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Why Beauty Is Truth: A History of Symmetry…

Why Beauty Is Truth: A History of Symmetry (2007)

by Ian Stewart

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Showing 1-5 of 8 (next | show all)
Only read 3/4ths of this, the history parts, the math parts are still outside what I can understand ( )
  Baku-X | Jan 10, 2017 |
This was, as advertised, a history of symmetry; I feel that I did not get a good understanding for what exactly symmetry is, in a more advanced sense, however, which is partially what I was after. Being able to perform an operation on an 'object' and not change it... got it. But when he starts talking about Lie groups, it all went a bit fuzzy for me. I know math (and science) books avoid like the plague actually having math in them, but this would have benefited from e.g. 'psuedocode' examples of what the various symmetries are/do, collected together at some point. Maybe crammed into an appendix for the more interested reader, etc. The cryptic notation (SO(2), E4, etc.) is fine, and what else are you going to call the things anyway, but without *something* concrete to hang those names off of it all becomes a hash. For me anyway.

Nonetheless, it was an entertaining read, and fairly quick at that. ( )
  dcunning11235 | Oct 17, 2016 |
The author messed up. He frets aloud about giving us lay-readers too much math, and still apparently didn't get a layperson to edit it for him. He avoids giving us equations, choosing instead to explain mathematical ideas in words - but the words are jargon. He explains what a square root is, and then just a few pages later expects us to readily agree that the cubic x (to the third power) = 15x 4 has the obvious solution x = 4." It does?? Ok, Stewart, who is your audience? I love mathematical concepts, but I had to give up on this book. I did scan to the end to be sure, and it did get worse." ( )
1 vote Cheryl_in_CC_NV | Jun 6, 2016 |
Only read 3/4ths of this, the history parts, the math parts are still outside what I can understand ( )
1 vote BakuDreamer | Sep 7, 2013 |
Despite promises near the beginning of the book about making the math easy to understand I was quickly lost. But the short biographies of the various mathematicians were enlightening and entertaining. I was especially struck that so many of the math geniuses were also linguistic prodigies as well. ( )
  jjwilson61 | Feb 15, 2013 |
Showing 1-5 of 8 (next | show all)
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Amazon.com Product Description (ISBN 046508236X, Hardcover)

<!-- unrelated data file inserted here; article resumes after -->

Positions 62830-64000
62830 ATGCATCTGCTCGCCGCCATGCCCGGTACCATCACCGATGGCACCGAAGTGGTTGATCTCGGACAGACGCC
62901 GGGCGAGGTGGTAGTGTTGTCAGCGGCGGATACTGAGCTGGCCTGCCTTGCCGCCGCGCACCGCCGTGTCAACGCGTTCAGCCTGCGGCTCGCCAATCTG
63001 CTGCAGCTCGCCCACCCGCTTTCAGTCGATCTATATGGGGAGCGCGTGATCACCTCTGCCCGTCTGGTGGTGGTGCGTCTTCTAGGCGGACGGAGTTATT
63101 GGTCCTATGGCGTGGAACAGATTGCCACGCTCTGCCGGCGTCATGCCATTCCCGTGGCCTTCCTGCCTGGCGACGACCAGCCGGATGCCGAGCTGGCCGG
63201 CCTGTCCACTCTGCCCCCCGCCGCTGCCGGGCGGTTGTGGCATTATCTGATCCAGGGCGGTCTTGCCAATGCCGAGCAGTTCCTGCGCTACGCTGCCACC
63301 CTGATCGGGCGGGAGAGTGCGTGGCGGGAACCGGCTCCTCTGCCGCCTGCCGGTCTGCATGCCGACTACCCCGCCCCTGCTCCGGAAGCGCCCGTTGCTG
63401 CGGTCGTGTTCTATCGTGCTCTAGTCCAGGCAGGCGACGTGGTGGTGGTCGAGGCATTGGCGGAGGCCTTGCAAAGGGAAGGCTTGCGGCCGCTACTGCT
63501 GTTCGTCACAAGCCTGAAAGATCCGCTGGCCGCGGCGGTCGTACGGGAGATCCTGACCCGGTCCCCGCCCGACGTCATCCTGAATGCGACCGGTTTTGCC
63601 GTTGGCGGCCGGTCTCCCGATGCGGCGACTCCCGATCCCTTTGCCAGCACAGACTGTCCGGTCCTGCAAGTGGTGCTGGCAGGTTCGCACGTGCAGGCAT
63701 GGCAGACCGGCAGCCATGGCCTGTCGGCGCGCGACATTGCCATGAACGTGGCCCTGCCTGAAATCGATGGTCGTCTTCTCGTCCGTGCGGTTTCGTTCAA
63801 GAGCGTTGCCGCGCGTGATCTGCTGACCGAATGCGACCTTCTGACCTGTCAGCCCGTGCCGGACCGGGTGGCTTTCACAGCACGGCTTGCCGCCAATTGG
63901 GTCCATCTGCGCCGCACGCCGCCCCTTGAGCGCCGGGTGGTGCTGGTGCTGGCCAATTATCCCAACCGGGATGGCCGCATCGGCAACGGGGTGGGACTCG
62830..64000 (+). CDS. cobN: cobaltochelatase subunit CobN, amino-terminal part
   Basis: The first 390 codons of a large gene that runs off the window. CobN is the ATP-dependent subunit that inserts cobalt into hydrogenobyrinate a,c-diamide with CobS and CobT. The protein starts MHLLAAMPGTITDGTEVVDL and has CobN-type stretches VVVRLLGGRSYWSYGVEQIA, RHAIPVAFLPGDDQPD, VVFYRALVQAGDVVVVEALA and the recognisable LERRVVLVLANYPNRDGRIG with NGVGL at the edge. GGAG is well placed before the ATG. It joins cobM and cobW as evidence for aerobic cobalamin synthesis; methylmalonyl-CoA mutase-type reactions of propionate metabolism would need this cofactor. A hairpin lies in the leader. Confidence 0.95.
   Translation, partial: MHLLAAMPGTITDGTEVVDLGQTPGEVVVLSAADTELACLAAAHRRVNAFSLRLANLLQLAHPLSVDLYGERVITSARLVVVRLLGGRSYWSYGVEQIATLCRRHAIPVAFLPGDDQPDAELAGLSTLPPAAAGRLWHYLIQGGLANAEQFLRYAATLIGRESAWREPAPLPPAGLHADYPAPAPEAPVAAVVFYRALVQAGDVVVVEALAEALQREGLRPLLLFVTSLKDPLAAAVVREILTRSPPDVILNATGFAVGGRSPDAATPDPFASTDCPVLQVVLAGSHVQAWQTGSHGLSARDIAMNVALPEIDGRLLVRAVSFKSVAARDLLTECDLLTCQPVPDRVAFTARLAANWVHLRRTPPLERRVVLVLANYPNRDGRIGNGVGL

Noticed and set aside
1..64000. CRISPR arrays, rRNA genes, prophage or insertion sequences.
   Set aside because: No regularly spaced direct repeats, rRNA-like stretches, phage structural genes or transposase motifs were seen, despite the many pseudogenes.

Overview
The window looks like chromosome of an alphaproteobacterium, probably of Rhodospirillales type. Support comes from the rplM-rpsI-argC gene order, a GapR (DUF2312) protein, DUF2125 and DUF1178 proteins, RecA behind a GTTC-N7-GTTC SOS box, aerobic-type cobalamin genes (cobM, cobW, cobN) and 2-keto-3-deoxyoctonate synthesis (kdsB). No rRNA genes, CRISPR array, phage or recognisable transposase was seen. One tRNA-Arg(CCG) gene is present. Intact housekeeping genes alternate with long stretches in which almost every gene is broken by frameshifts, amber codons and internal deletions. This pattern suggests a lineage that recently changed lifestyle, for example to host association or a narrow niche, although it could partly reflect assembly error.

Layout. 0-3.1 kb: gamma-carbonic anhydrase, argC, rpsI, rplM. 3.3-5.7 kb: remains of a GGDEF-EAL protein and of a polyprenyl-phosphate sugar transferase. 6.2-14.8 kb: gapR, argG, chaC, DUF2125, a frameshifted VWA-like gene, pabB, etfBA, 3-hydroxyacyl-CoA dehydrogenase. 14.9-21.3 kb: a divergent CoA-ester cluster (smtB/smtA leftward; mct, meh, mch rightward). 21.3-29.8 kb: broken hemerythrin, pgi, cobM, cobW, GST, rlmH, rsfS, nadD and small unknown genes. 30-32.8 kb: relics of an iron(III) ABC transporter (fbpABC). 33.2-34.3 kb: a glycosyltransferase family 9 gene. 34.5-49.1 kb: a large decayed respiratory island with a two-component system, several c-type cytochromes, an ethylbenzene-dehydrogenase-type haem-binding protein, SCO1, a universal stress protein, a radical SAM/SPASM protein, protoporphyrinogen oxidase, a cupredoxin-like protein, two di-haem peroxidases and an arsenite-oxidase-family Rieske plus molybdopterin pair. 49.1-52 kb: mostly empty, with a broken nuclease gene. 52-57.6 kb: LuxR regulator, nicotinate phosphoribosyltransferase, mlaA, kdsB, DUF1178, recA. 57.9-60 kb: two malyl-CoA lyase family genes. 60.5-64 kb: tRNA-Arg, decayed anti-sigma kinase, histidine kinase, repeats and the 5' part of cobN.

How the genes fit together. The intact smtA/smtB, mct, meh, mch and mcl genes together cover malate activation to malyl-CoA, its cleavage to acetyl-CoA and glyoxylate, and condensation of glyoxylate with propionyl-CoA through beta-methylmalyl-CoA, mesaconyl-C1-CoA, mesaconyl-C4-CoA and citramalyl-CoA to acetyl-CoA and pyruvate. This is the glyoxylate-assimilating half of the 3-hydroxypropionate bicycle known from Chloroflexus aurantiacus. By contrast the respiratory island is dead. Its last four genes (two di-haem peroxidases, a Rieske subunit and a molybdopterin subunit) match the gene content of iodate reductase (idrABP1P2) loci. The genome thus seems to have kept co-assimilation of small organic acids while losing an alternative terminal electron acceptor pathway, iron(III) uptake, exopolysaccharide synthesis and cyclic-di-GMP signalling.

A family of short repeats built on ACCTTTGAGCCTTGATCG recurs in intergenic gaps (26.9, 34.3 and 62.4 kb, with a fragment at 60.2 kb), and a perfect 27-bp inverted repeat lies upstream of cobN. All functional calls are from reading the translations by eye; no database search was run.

At the heart of relativity theory, quantum mechanics, string theory, and much of modern cosmology lies one concept: symmetry. In Why Beauty Is Truth, world-famous mathematician Ian Stewart narrates the history of the emergence of this remarkable area of study. Stewart introduces us to such characters as the Renaissance Italian genius, rogue, scholar, and gambler Girolamo Cardano, who stole the modern method of solving cubic equations and published it in the first important book on algebra, and the young revolutionary Evariste Galois, who refashioned the whole of mathematics and founded the field of group theory only to die in a pointless duel over a woman before his work was published. Stewart also explores the strange numerology of real mathematics, in which particular numbers have unique and unpredictable properties related to symmetry. He shows how Wilhelm Killing discovered “Lie groups” with 14, 52, 78, 133, and 248 dimensions-groups whose very existence is a profound puzzle. Finally, Stewart describes the world beyond superstrings: the “octonionic” symmetries that may explain the very existence of the universe.

(retrieved from Amazon Thu, 12 Mar 2015 18:22:17 -0400)

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"Hidden in the heart of the theory of relativity, quantum mechanics, string theory, and modern cosmology lies one concept: symmetry." "Symmetry has been a key idea for artists, architects and musicians for centuries, but within mathematics it remained, until very recently, an arcane pursuit. In the twentieth century, however, symmetry emerged as central to the most fundamental ideas in physics and cosmology. Why Beauty Is Truth tells its history, from ancient Babylon to twenty-first century physics." "It is a peculiar history, and the mathematicians who contributed to symmetry's ascendancy mirror its fascinating puzzles and dramatic depth. We meet Girolamo Cardano, the Renaissance Italian rogue, scholar, and gambler who stole the modern method of solving cubic equations and published it in the first important book on algebra. We meet Evariste Galois, a young revolutionary who single-handedly refashioned the whole of mathematics by founding the field of group theory - only to die at age nineteen in a duel over a woman before publishing any of his work. Perhaps most curious is William Rowan Hamilton, who carved his most significant discovery into a stone bridge between bouts of alcoholic delirium." "Mathematician Ian Stewart tells the stories of these and other eccentric and occasionally tragic geniuses as he describes how symmetry grew into one of the most important ideas of modern science."--BOOK JACKET.… (more)

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